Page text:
Sir Frances Chantrey (1781-1841)
Lord Castlereagh was Foreign Secretary from 1812 to 1822 in Lord Liverpool’s government. He was one of the chief architects of the Treaty of Vienna which brought Europe together after the fall of Napoleon.
He had made his mark in Pitt’s government, overseeing the Act of Union which dismantled the Irish Parliament in 1801. He became increasingly unpopular, especially after the Peterloo Massacre and he took his own life in 1822.
This sculpture is a copy of the one now in the collections of the National Trust for Northern Ireland and on display at Mount Stewart. The Apsley House variant is dated 1822.
Sir Frances Chantrey came from a village near Sheffield in the north of England and was apprenticed to a wood carver and gilder called Ramsay. Through Ramsay he met John Raphael Smith, an artist, who recognised his skill and artistic potential. Chantrey eventually studied stone carving and oil painting at the Royal Academy.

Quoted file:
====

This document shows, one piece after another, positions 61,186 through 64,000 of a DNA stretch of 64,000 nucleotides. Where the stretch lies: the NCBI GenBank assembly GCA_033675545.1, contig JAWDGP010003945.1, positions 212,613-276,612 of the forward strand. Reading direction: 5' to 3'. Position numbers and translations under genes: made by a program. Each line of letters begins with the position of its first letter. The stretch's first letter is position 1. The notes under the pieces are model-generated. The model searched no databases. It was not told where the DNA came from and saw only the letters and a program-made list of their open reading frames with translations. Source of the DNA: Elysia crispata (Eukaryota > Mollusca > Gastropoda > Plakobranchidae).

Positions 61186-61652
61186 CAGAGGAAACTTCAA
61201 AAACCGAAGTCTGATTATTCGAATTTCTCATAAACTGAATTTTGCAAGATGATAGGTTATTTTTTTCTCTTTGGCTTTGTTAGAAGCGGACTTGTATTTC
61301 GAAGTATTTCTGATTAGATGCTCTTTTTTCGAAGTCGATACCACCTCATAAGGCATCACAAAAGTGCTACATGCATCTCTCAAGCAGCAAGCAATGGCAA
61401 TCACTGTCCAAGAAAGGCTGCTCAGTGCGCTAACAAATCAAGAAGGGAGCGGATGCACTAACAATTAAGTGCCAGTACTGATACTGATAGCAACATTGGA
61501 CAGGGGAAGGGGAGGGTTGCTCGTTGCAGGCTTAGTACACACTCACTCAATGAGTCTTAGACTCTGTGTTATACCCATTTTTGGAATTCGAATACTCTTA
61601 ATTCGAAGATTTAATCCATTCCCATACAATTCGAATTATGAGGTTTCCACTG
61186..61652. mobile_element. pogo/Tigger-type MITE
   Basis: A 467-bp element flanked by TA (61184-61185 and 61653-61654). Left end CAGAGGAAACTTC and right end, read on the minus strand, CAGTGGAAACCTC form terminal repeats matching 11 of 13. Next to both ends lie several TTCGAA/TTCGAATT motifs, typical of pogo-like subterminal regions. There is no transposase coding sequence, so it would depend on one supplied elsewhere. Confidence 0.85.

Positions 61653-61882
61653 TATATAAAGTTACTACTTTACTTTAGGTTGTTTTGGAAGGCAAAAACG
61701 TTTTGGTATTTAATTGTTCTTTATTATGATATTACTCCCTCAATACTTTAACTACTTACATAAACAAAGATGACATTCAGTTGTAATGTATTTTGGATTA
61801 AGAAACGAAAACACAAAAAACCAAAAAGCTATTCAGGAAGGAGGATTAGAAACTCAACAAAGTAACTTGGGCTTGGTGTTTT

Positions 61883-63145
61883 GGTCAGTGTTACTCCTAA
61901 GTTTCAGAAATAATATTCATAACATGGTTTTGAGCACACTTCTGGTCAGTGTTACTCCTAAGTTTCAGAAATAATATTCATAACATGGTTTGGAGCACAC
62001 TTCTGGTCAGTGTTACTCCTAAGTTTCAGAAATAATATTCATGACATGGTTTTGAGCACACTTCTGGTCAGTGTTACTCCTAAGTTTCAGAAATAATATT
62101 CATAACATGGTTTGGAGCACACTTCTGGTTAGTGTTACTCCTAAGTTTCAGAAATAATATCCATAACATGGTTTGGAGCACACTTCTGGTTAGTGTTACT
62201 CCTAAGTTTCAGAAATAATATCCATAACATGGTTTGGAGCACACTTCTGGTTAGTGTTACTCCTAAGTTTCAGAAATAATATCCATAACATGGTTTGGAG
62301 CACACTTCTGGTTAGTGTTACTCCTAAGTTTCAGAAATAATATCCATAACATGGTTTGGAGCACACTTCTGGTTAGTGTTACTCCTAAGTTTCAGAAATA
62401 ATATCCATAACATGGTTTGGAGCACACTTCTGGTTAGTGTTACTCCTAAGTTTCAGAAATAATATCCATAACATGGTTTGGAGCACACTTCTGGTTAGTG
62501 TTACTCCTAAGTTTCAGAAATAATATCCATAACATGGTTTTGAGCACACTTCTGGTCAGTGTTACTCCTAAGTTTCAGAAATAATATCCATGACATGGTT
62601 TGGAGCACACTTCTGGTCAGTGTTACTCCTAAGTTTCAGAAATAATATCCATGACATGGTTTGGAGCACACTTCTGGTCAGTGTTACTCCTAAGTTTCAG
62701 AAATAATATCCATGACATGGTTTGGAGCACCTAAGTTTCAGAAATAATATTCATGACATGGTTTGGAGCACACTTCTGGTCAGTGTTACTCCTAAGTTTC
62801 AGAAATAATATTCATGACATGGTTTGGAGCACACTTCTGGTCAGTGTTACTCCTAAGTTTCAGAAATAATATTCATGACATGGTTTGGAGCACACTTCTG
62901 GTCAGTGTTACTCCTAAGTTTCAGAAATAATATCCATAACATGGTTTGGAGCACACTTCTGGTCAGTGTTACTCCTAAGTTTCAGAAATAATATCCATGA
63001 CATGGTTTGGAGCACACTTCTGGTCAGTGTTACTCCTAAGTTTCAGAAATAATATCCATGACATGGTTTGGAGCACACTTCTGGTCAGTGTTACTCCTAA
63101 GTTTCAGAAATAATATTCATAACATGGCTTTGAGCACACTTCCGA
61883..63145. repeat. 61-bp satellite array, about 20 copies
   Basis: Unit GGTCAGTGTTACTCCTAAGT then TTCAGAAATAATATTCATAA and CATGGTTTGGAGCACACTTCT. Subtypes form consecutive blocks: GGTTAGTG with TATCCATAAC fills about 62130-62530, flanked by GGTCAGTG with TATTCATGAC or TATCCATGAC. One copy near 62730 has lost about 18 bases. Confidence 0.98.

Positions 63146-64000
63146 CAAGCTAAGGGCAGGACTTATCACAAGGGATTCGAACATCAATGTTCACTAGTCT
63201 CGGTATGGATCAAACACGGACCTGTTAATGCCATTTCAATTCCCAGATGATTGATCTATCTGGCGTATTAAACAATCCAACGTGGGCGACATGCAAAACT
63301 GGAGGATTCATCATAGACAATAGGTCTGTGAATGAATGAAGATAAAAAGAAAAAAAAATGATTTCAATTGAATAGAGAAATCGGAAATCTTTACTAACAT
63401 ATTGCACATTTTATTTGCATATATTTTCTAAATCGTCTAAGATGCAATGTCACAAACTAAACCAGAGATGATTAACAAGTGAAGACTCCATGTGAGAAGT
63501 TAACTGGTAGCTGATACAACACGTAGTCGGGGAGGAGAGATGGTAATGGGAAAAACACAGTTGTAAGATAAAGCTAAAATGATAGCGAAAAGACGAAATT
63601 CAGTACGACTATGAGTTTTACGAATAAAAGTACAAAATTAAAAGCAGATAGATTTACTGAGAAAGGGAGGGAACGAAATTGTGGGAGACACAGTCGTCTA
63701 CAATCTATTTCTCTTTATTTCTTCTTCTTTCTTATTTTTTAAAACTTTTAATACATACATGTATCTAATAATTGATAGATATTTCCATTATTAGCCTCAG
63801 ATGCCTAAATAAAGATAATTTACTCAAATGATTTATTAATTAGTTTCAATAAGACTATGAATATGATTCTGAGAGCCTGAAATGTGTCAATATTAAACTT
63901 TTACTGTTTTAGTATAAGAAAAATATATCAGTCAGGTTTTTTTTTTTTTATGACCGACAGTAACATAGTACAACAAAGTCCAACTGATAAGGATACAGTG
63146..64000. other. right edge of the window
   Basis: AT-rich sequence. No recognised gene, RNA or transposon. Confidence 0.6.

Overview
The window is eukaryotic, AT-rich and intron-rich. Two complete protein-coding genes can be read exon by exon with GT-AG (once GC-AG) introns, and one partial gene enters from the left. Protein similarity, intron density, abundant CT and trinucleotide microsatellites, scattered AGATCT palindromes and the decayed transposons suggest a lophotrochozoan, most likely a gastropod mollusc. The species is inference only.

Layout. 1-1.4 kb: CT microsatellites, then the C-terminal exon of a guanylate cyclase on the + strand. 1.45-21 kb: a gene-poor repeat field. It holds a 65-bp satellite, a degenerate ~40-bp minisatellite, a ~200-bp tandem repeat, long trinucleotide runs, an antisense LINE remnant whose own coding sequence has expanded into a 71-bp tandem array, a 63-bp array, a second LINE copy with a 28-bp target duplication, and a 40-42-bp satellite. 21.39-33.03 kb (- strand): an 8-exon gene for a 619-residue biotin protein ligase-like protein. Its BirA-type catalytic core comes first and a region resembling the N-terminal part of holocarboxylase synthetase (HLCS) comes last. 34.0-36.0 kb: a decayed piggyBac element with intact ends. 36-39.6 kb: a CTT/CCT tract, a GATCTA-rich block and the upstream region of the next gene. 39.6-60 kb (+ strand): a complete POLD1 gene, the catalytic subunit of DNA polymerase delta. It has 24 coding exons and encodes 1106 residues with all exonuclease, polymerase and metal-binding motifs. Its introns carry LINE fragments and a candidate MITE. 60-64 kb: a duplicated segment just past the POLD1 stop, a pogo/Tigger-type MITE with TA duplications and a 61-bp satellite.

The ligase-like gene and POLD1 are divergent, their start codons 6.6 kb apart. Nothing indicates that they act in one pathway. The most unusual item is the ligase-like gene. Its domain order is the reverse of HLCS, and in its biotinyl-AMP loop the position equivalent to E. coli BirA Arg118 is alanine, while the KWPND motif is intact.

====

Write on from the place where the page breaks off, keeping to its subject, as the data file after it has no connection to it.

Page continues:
He was recognised as one of the greatest sculptors of his day and was knighted by William IV in 1835. He died suddenly in 1842, leaving a fortune, most of which went to the Royal Academy.